WOONSOCKET, RI - In an effort to promote healthier communities and protect families and children from lead-based paint, U.S. Senators Jack Reed and Sheldon Whitehouse and Congressman David Cicilline joined with Woonsocket Mayor Lisa Baldelli-Hunt in announcing $4 million in federal lead-abatement funds.
Woonsocket will receive a $4 million Lead Based Paint Hazard Control (LBPHC) grant to partner with local non-profits, the Childhood Lead Action Project (CLAP) and the Community Action Agency of Providence (CAPP), to fund lead-remediation work for homeowners and renters. This is the second major grant for lead abatement Woonsocket has won this year. The first, for $1 million, was awarded in August to remove lead-based paint from the city’s public housing.
The federal grant is administered by the U.S. Department of Housing and Urban Development (HUD).
“Every child deserves a safe and healthy home. These federal funds will help eliminate lead-based paint hazards and protect at-risk children and families and it will help us build healthier communities. Lead poisoning is a preventable tragedy, and we need to do everything we can to give kids a healthy start to life. There are simple steps we can take to prevent permanent damage from lead poisoning that could last a lifetime, but it takes real resources and collective commitment to get the job done,” said Senator Reed¸ the Ranking Member of the Transportation, Housing and Urban Development, and Related Agencies (THUD) Appropriations Subcommittee who secured $319 million for these lead grants nationwide and supported Woonsocket’s application.
“The safest place for any child should be in their own home,” said Senator Whitehouse. “This federal funding will allow Woonsocket residents to eliminate the lead hazards present in some older houses so that kids can grow up lead-free and healthy.”
“The greatest responsibility we have as elected officials is to ensure that the next generation of Rhode Islanders have the opportunity to live happy, healthy lives,” Congressman Cicilline said. “This investment of federal funds will assist homeowners and renters in their efforts to remove the threat of hazardous lead-based paint from their homes. I’m proud to work alongside my colleagues at the federal level to ensure that our children and grandchildren have every opportunity to get ahead, and I look forward to seeing these funds put to use creating safer homes throughout Woonsocket.”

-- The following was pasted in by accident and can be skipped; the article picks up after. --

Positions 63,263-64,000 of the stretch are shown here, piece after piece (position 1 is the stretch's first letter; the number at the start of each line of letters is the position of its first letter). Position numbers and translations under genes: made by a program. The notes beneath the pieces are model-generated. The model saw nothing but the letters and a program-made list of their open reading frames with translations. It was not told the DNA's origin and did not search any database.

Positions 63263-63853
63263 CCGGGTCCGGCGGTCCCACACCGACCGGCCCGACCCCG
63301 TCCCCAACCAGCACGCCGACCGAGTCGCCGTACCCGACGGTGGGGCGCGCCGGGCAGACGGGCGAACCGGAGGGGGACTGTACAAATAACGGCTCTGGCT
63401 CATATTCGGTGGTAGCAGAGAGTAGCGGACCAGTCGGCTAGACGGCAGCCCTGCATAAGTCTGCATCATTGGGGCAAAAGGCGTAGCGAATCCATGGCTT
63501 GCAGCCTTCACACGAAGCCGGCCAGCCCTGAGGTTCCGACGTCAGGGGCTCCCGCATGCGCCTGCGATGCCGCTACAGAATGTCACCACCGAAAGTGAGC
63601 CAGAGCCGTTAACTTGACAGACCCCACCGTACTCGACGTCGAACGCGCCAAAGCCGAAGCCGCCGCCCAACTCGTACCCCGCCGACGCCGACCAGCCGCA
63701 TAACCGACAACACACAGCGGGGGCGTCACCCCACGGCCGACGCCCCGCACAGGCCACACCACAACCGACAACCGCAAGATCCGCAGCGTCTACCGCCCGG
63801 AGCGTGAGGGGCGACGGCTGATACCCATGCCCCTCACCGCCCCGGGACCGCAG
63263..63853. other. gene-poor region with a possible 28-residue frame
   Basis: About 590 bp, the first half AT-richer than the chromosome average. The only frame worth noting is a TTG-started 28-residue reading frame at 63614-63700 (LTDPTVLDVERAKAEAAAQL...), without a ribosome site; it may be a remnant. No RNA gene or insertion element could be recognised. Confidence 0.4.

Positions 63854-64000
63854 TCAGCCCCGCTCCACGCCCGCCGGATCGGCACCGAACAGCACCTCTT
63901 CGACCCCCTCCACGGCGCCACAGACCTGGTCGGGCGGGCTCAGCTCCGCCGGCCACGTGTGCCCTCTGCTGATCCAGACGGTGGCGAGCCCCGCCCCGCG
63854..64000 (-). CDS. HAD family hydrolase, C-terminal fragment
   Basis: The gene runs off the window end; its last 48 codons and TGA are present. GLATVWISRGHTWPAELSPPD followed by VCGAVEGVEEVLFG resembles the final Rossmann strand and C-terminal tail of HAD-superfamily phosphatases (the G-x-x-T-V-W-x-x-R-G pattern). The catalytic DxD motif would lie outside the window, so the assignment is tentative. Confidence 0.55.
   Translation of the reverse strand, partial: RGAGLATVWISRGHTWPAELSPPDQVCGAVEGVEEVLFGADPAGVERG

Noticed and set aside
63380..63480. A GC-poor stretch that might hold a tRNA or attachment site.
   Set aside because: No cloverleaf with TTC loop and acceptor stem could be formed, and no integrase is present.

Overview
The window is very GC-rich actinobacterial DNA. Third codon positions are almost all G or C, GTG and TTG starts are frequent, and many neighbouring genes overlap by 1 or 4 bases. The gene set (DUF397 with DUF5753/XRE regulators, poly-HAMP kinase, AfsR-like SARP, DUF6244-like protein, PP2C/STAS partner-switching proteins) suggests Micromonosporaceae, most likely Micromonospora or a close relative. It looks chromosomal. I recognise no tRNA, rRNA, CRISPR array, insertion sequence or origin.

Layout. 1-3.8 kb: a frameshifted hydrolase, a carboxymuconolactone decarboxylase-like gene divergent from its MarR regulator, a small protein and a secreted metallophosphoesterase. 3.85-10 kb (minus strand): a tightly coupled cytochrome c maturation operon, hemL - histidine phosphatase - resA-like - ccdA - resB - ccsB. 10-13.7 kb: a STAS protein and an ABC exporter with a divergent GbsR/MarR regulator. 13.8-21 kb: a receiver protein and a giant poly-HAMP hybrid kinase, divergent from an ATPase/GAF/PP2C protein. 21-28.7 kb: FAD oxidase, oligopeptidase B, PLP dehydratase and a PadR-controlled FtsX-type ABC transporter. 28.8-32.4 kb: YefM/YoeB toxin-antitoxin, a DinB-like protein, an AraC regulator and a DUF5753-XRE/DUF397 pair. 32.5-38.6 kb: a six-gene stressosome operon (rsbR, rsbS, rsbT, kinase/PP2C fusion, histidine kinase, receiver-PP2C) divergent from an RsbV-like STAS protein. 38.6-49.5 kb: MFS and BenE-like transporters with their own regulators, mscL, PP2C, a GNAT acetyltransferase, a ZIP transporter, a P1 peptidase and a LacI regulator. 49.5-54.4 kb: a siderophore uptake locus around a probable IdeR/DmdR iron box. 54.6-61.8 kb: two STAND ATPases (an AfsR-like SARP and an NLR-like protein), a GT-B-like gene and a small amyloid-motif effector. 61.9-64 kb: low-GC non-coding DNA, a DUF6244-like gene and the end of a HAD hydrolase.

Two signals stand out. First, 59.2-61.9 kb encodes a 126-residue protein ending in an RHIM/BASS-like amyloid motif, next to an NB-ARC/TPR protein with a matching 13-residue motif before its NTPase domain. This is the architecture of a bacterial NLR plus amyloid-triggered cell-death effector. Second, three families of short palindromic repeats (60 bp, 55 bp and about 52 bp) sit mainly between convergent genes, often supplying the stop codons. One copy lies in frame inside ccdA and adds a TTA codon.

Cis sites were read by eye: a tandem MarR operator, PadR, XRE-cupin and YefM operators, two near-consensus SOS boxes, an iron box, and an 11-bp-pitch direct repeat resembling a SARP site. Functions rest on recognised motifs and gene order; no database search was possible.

“The investment in our community from the Department of Housing and Urban Development supports the city’s commitment to addressing its Lead Hazard Housing concerns. This award will provide the city with the opportunity to maximize its current efforts to provide healthy, safe housing for all Woonsocket residents, especially our children. I would also like to thank our Senators Jack Reed and Sheldon Whitehouse and Congressman David Cicilline for their efforts in securing these funds. We look forward to working collaboratively with our state and community partners to mobilize this funding to improve the overall quality of housing in the city of Woonsocket,” said Mayor Baldelli-Hunt.
According to HUD, 70 percent of lead poisoning cases in the United States are the result of exposure to lead-based paint hazards in the home. This exposure usually stems from the presence of lead-based paint in homes built prior to 1978 as lead was commonly used in household paint at that time to increase its durability. In 1978, Congress banned the use of lead in paint for residential use. According to the Rhode Island Department of Health, an estimated 80 percent of Rhode Island homes were built before 1978 and likely contain lead-based paint, which is the most common source of lead exposure to children in Rhode Island.
Lead is a known toxin and long-term exposure to lead can cause serious health problems and impair children’s development.
The CDC estimates that 535,000 American children under six years of age are affected by lead poisoning. According to the latest Rhode Island KIDS COUNT Factbook, of the 10,934 Rhode Island children entering kindergarten in 2020 who were tested for lead poisoning, 662 (6.1 percent) had confirmed elevated blood lead levels of ≥5 µg/dL.
To learn more about protecting children against the dangers of lead in the home, visit: http://www.leadsafekids.org